Fighting back against the rising tide of software supply-chain attacks

Of all the issues being faced by IT security teams, one that is gaining increased attention is the threat of a successful software supply chain attack.

These attacks, mounted by cybercriminals who inject malicious code into a legitimate software application, can cause costly disruption on a massive scale.

One example is the high-profile SolarWinds supply chain attack that sent shockwaves around the world. During the attack, cybercriminals gained access to SolarWind’s Orion platform which comprises a suite of IT management products used by many large organisations.

The cybercriminals successfully hijacked the software compilation process for the platform and placed a backdoor inside legitimate Orion software updates. Those compromised updates were then pushed out to thousands of customers over the next several months.

Experts warn that supply-chain attacks can affect hardware as well as software. This makes it difficult to totally trust any components that are added to an organisation’s IT infrastructure.

Open-source code libraries are another concern for IT security teams. Many infrastructures use at least some open-source code and if that contains malicious code it could cause significant problems at a later date.

 The current risk landscape

When it comes to protecting against a supply-chain attack, the biggest challenge facing most organisations stems from the complexity of their IT infrastructures. In many cases they have been gradually expanded over many years and all components may not be fully understood.

This, in turn, means they could be opportunities for cybercriminals to mount a supply-chain attack. It may take significant skills, however, if the potential payback is large enough, the criminals will invest the time and money it takes to launch an attack.

Another risk of disruption arises from the fact that many organisations do not have a comprehensive map of their IT infrastructure. If an attack does occur and external security consultants are brought in, they will likely have to waste valuable time mapping the infrastructure and identifying all linkages.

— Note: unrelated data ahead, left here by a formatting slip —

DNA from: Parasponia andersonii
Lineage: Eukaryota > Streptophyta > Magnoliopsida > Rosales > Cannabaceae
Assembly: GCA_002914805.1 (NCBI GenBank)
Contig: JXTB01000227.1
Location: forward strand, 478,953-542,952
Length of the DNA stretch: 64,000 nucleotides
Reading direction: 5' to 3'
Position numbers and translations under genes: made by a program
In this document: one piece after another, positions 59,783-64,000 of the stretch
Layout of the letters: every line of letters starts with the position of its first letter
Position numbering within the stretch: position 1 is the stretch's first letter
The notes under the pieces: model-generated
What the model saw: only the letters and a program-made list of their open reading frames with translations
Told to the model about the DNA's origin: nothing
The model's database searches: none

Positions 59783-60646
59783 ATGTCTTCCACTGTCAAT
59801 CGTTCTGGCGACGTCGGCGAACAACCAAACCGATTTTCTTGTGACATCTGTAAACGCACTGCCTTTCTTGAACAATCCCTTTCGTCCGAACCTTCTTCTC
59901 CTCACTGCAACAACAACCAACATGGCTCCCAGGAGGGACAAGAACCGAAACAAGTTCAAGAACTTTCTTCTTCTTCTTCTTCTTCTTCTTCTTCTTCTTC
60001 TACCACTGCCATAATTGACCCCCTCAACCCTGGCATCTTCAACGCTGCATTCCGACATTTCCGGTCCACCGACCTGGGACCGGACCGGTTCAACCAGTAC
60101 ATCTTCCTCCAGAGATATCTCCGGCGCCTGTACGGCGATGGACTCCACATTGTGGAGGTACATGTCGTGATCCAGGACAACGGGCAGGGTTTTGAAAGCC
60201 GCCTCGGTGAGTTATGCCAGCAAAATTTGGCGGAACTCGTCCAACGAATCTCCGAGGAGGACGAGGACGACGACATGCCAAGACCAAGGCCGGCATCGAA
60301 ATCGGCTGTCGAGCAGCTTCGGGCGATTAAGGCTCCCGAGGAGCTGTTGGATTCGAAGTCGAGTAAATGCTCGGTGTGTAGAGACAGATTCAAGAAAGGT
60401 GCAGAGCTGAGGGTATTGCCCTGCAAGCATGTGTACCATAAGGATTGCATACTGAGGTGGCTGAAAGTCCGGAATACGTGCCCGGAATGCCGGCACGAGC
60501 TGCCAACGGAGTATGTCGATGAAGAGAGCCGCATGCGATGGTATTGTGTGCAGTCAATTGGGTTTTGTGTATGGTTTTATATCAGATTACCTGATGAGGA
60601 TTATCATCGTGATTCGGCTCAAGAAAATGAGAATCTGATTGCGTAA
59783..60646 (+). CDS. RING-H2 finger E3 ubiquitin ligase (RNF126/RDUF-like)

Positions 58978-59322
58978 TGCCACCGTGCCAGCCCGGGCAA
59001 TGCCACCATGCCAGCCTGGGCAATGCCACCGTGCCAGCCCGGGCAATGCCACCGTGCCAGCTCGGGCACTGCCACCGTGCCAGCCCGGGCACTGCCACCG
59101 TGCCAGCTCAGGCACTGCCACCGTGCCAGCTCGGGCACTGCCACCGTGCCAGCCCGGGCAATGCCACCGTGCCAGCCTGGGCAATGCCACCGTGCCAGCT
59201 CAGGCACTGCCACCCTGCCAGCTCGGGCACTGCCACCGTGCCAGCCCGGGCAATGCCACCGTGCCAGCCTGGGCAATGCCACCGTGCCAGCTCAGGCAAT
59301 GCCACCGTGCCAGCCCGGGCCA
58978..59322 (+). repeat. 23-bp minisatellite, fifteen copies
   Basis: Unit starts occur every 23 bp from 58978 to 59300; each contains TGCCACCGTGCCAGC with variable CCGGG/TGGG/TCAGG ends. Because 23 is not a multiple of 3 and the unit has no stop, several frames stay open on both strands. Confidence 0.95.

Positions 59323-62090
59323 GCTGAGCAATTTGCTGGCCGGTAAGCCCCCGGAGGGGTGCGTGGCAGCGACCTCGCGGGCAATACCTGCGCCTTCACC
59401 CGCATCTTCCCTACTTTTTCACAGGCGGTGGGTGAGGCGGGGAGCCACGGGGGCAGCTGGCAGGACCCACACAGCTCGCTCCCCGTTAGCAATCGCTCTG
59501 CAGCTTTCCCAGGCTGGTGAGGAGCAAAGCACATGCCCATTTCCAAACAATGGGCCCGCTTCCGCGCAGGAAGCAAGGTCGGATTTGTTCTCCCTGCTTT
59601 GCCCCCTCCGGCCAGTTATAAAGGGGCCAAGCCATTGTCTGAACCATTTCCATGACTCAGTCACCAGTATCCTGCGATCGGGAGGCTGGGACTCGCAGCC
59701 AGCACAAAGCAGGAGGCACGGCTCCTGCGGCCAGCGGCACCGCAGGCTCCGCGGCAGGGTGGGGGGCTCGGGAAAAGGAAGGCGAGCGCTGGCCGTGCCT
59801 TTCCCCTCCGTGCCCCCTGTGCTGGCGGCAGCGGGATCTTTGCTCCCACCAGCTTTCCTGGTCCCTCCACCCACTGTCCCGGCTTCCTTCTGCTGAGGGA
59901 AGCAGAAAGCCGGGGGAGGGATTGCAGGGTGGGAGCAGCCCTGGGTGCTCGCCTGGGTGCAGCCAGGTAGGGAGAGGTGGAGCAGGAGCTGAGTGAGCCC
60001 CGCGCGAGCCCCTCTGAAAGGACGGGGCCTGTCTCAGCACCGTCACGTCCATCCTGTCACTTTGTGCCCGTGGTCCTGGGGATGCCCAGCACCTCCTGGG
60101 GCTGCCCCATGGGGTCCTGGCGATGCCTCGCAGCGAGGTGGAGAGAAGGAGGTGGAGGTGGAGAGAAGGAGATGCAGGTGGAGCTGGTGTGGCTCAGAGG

Further risks occur because of the potentially long dwell times that cybercriminals can use before launching an attack. They may gain access and then quietly spend time scoping out the infrastructure to determine what is of most value or how they can cause the maximum disruption.

Improving cyber resilience

There are certain key steps that organisations can take to reduce their chances of falling victim to an attack. These include:

  • Assess critical assets:
    It’s important to start by understanding exactly what elements comprise your organisation’s most important IT assets. Then consider the worst thing that could happen to them and use that as the basis for response planning. This approach can also help to focus available resources in the places they will have the most impact.
  • Conduct vendor checks:
    Before deploying a new application or tool, take time to assess the complexity of the product being considered. Also check the support forums of the vendor to determine whether other users have struck problems and how quickly the vendor responds to issues.

    Some large applications may contain code that is relatively old and is not being regularly checked for vulnerabilities, and this type of software should be avoided. It’s also important to establish an open dialogue with chosen software vendors and gain a clear understanding of their strategies when it comes to ensuring effective security.

  • Deploy network segmentation and Zero Trust:
    These strategies can be an effective way to prevent criminals from entering an IT infrastructure or limit what they can do if they succeed. Network segmentation restricts access to certain parts of an infrastructure while Zero Trust ensures that only authorised parties can gain access in the first place.
  • Beware of Remote Monitoring and Management (RMM):
    If your organisation has an external technology partner that gains entry into your infrastructure using RRM tools, be aware that this can be a risk. Should that organisation’s RRM tools become compromised, it could result in cybercriminals gaining direct access to your network.
  • Undertake constant monitoring:
    As is the case with all cybersecurity strategies, it’s important to understand what normal traffic on the network looks like and be able to spot abnormal activity. Continual monitoring can alert security teams to unusual activity which could be a sign of an active supply chain attack.
  • Ensure senior management understands the risks:
    Supply-chain risks tend to be less well understood than other areas of IT security. For this reason, it is important for the risks to be explained in business terms so that required steps can be taken to reduce the likelihood an organisation will fall victim.

By following these steps, an organisation can minimise the likelihood it will fall victim to a supply-chain attack, but also be prepared to react if one occurs. The attack threat is not going to disappear any time soon, so the time for action is today.

Michael Bovalino
Michael Bovalino is the ANZ Country Manager at LogRhythm